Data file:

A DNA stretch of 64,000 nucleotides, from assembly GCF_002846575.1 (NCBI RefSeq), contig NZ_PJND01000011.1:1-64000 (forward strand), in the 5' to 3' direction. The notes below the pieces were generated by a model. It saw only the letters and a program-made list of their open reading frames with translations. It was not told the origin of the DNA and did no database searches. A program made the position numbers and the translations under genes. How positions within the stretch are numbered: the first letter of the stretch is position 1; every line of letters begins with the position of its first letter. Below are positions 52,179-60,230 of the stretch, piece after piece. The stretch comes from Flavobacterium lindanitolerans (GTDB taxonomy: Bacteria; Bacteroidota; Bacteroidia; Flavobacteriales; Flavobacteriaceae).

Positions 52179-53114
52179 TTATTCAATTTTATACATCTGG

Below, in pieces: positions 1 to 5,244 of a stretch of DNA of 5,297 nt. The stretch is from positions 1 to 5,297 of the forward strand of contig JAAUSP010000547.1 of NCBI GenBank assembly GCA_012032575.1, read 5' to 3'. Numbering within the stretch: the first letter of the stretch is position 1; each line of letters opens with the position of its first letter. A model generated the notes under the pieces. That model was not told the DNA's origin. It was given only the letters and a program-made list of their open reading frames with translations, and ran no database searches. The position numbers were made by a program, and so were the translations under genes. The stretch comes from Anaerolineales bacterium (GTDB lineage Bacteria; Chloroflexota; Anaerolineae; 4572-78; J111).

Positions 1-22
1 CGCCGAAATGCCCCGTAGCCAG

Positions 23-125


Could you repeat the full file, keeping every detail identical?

A DNA stretch of 64,000 nucleotides, from assembly GCF_002846575.1 (NCBI RefSeq), contig NZ_PJND01000011.1:1-64000 (forward strand), in the 5' to 3' direction. The notes below the pieces were generated by a model. It saw only the letters and a program-made list of their open reading frames with translations. It was not told the origin of the DNA and did no database searches. A program made the position numbers and the translations under genes. How positions within the stretch are numbered: the first letter of the stretch is position 1; every line of letters begins with the position of its first letter. Below are positions 52,179-60,230 of the stretch, piece after piece. The stretch comes from Flavobacterium lindanitolerans (GTDB taxonomy: Bacteria; Bacteroidota; Bacteroidia; Flavobacteriales; Flavobacteriaceae).

Positions 52179-53114
52179 TTATTCAATTTTATACATCTGG

Below, in pieces: positions 1 to 5,244 of a stretch of DNA of 5,297 nt. The stretch is from positions 1 to 5,297 of the forward strand of contig JAAUSP010000547.1 of NCBI GenBank assembly GCA_012032575.1, read 5' to 3'. Numbering within the stretch: the first letter of the stretch is position 1; each line of letters opens with the position of its first letter. A model generated the notes under the pieces. That model was not told the DNA's origin. It was given only the letters and a program-made list of their open reading frames with translations, and ran no database searches. The position numbers were made by a program, and so were the translations under genes. The stretch comes from Anaerolineales bacterium (GTDB lineage Bacteria; Chloroflexota; Anaerolineae; 4572-78; J111).

Positions 1-22
1 CGCCGAAATGCCCCGTAGCCAG

Positions 23-125